Enough audience-bashing, you say? How was the movie, you demand to know? Very well; I’ll tell you: it was a lot of fun. The story concerns young Joe Lamb (Joel Courtney), the boy who lost his mother in the factory accident alluded to above. This is a wonderful example of economical, visual storytelling, by the way – we see the accident sign, then cut to a very brief funeral scene, and we get the gist of Joe’s loss without a lot of dumb exposition. Joe’s friend Charles (Riley Griffiths) is a film buff out to make his own movies, along with Cary (Ryan Lee), Martin (Gabriel Basso), and Preston (Zach Mills). Each kid has his own defining characteristics: Charles is the director, of course, and a suitable surrogate for Abrams, producer Steven Spielberg, and any other dreamer who’s ever wanted to make their own movies; Cary is the pyromaniac, the kid in love with fireworks and explosions; Martin is the weak-stomached wimpy kid, who pukes at least twice in the course of the film (every group needs one). Preston is the least memorable, since he shares a sort of average kid vibe with Joe, but this is made up for by the presence of Alice Dainard (Elle Fanning), Joe’s adolescent love interest and the strongest performance out of an unusually adept group of child actors.

Super 8 contains no truly bad scenes and at least two great ones. The great Howard Hawks famously said that the criteria for a good movie is “Three great scenes, no bad ones.” Super 8 contains no truly bad scenes and at least two great ones. The first is the incredible, over-the-top train crash that Charles’s Super 8-millimeter camera inadvertently captures on film; the second is a “throwaway gag” during the end credits that really transcends that label by being the best part of the whole movie, and which I refuse to spoil in any way.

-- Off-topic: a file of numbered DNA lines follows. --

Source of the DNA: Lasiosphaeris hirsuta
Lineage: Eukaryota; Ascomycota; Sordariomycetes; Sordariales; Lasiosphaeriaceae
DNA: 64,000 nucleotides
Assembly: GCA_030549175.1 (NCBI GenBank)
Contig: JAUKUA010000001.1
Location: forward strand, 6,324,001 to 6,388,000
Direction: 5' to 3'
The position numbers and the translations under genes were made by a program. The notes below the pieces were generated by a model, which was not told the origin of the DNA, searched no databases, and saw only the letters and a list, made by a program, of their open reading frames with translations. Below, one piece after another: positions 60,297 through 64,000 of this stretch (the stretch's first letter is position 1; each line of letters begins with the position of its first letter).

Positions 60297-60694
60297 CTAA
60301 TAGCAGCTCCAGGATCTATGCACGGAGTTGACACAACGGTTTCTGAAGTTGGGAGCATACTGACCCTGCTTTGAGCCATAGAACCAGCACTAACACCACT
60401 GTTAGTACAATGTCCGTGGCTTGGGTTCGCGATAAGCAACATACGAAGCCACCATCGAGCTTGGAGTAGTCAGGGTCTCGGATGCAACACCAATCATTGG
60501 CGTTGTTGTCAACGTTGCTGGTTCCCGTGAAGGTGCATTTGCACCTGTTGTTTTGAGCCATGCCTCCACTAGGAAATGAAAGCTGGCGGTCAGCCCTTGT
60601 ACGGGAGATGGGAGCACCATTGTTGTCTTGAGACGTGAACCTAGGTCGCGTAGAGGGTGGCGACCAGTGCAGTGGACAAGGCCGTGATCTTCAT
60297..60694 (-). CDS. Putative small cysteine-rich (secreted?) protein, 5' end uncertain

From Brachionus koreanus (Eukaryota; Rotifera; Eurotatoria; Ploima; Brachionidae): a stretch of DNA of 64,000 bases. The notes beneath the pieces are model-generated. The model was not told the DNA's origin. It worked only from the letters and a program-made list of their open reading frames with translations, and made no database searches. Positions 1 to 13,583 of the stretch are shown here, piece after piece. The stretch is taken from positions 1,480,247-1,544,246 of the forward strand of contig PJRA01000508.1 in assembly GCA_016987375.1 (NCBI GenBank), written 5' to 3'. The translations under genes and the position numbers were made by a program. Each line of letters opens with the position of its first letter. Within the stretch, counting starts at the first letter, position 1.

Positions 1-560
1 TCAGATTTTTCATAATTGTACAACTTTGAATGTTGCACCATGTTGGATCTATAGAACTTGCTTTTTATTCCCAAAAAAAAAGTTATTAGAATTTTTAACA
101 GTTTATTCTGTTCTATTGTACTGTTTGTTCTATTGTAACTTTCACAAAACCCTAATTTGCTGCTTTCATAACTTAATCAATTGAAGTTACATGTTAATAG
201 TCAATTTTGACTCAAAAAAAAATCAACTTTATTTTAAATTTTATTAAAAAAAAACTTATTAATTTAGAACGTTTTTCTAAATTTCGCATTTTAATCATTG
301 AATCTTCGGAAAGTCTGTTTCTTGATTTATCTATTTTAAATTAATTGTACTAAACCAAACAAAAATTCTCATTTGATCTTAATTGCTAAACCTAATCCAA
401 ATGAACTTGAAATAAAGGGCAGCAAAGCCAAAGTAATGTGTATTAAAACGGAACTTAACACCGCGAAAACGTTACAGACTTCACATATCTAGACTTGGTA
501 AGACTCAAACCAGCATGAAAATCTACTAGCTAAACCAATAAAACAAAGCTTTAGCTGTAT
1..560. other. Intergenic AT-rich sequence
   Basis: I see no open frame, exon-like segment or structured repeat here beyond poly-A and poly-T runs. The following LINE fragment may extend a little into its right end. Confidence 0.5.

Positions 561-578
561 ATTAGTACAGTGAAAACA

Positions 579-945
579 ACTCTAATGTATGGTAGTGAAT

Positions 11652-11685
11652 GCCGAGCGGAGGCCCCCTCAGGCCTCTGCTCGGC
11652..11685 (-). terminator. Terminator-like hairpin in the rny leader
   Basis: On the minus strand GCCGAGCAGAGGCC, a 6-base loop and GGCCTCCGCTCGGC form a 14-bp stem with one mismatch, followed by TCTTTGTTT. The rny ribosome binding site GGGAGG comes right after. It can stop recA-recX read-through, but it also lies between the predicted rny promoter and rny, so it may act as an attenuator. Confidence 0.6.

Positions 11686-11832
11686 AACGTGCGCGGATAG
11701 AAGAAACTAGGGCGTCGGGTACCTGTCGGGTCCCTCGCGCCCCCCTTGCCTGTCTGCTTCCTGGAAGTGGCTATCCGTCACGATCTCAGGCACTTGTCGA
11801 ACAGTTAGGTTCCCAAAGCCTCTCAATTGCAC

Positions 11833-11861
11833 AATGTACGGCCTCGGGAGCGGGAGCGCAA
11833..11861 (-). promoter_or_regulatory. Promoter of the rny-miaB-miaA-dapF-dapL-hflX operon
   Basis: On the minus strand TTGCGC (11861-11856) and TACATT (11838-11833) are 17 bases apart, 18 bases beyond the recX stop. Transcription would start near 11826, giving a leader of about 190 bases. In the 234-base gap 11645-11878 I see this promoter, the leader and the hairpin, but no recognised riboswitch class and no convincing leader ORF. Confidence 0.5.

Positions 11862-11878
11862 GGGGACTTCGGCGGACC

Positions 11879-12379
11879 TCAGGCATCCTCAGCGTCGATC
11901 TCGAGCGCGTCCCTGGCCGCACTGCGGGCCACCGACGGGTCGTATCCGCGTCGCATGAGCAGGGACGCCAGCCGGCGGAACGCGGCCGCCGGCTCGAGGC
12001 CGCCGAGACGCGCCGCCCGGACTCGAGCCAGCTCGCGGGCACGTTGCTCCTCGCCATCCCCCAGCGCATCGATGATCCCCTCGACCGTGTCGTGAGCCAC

Along with the train crash, Charles’s camera also captures blurry, indistinct footage of a strange creature that becomes the focal point of much of the film’s subsequent action, and gives it its connection to Cloverfield, as well as the Spielberg popcorn movies to which it has been rightly compared. As Spielberg did in Jaws (1975), Abrams wisely keeps his monster almost completely hidden until the end, most memorably in a sequence taking place in and around a convenience store that just might qualify as the film’s third great scene.

When the monster is finally revealed, it is almost a disappointment, though it is rendered with the finest CGI the film’s ample budget could muster. Part of this is that, in keeping with Spielbergian tradition, the alien is a mostly sympathetic creature, despite the fact that it totally eats people, and because of its empathetic qualities it is far less terrifying than the crazy, awesome Lovecraftian monstrosity at the center of the superior Cloverfield. However, I can’t help but admire the balls of a movie that gives us a sympathetic creature that, in our first decent glimpse of it, is apparently gnawing on a leg of person (I have heard some viewers express a feeling of ambiguity about this moment, but I certainly like to think that’s what I was seeing).

At the end of the film, before the previously mentioned, super-sweet credits sequence, some jackass in my audience loudly opined, “Well, that sucked.” He was wrong, dear reader, and I can only hope he was a part of the murder-suicide that also claimed the life of Mister “It’s Going To Say ‘Zero’.” For the rest of us, Super 8 is a damn good summer movie, and well worth the price of a ticket.

Ezra Stead is the Head Editor for MoviesIDidn’ Ezra is also a screenwriter, actor, filmmaker, rapper and poet who has been previously published in print and online, as well as writing, directing and acting in numerous short films and two features. A Minneapolis native, Ezra currently lives in Brooklyn, New York.